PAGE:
Public Events Mark Mars Rovers' Five-Year Anniversary

Opportunity and a distant Victoria Crater Since leaving "Victoria Crater," Opportunity has picked up the pace of driving. In the 90 sols (Martian days) since exiting the crater, Opportunity has driven more than 1,800 meters (1.1 miles), three times the distance that was required for the original prime mission. Image credit: NASA/JPL-Caltech
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January 12, 2009

PASADENA, Calif. -- Public events during the next two weeks will share the adventures of the still-active NASA Mars rovers Spirit and Opportunity, which landed five years ago this month on missions originally scheduled to last three months.

Rover mission leaders will present free, illustrated talks Thursday, Jan. 15, and Friday, Jan. 16, in Pasadena, with the Jan. 15 event streamed live online and archived for later viewing.

On Friday, Jan. 23, through Sunday, Jan. 25, rover team members will give a series of talks at Griffith Observatory in Los Angeles. The observatory will also display a full-size Mars rover model, with team members available to answer visitors' questions.

Since landing on opposite sides of Mars during January of 2004, Spirit and Opportunity have made important discoveries about historically wet and violent environments on ancient Mars. They also have returned a quarter-million images, driven more than 21 kilometers (13 miles), climbed a mountain, descended into craters, struggled with sand traps and aging hardware, survived dust storms, and relayed more than 36 gigabytes of data via NASA's Mars Odyssey orbiter. Both rovers remain operational for new exploration campaigns the team has planned.

The public presentations on Jan. 15 and 16, "Spirit and Opportunity: The Corps of Discovery for Mars Rolls On," are part of the monthly von Kármán Lecture Series by NASA's Jet Propulsion Laboratory, Pasadena, Calif. Steve Squyres of Cornell University, Ithaca, N.Y., principal investigator for the science payloads on the rovers, will deliver the Jan. 15 talk in Beckman Auditorium on the campus of the California Institute of Technology, Pasadena, on Michigan Avenue one block south of Del Mar Avenue. JPL's John Callas, project manager for the rovers, will deliver the Jan. 16 talk in Pasadena City College's Vosloh Forum, 1570 E. Colorado Ave.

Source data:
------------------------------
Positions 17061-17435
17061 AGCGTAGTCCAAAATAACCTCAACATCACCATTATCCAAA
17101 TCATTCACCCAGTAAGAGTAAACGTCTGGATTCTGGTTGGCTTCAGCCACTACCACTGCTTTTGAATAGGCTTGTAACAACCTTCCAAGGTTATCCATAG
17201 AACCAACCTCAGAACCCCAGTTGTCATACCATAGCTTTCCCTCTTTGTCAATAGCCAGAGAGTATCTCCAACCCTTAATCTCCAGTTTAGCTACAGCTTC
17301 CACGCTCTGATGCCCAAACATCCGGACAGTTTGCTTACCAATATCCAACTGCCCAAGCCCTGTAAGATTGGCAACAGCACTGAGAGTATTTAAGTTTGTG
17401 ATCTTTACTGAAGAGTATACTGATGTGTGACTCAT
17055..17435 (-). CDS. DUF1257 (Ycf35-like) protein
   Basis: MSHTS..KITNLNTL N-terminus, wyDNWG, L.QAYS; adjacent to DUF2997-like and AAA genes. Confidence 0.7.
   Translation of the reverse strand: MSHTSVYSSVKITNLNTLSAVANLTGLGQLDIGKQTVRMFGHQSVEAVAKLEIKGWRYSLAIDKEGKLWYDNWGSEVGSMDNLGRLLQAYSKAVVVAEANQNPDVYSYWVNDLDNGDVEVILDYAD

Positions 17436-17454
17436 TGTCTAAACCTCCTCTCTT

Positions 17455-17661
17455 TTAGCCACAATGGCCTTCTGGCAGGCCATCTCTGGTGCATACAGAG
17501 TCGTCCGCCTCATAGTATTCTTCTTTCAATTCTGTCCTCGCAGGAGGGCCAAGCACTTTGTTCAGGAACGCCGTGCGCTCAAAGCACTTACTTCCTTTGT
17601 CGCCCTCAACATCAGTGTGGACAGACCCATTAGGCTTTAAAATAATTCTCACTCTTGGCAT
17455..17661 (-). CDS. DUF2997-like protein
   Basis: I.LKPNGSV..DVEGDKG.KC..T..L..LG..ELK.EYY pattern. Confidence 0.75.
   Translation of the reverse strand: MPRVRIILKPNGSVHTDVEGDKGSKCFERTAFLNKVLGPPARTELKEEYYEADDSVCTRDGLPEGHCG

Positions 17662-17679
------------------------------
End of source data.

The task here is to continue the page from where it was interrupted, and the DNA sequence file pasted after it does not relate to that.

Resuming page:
Squyres and Callas will begin their presentations at 7 p.m. Admission is free, on a first-come, first-seated basis. For more information about the lectures and the webcast of the Jan. 15 event, see http://www.jpl.nasa.gov/events/lectures.cfm?year=2009&month=1 .

At Griffith Observatory in Los Angeles, the full-size rover model will be on display in the Depths of Space gallery Jan. 23 through Jan. 25, accompanied by rover team members from JPL. Talks about topics such as how the team drives the rovers and what the rovers have revealed about Mars will be presented in the observatory's Leonard Nimoy Event Horizon Theater. These talks, by JPL rover-team members Al Herrera, Scott Lever, Scott Maxwell, John Callas, Bruce Banerdt and Ashley Stroupe, are scheduled for the following times: 7 p.m. on Jan. 23; 1:30 p.m., 4 p.m. and 7 p.m. on Jan. 24; and 1:30 p.m. and 4 p.m. on Jan. 25.

For more information about visiting Griffith Observatory, see http://www.griffithobs.org/ .

JPL, a division of Caltech, manages the Mars Exploration Rovers for the NASA Science Mission Directorate, Washington. More information about the rovers is at http://www.nasa.gov/rovers .

Media contacts: Guy Webster/Rhea Borja 818-354-6278/0850
Jet Propulsion Laboratory, Pasadena, Calif.
guy.webster@jpl.nasa.gov/rhea.r.borja@jpl.nasa.gov

2009-004



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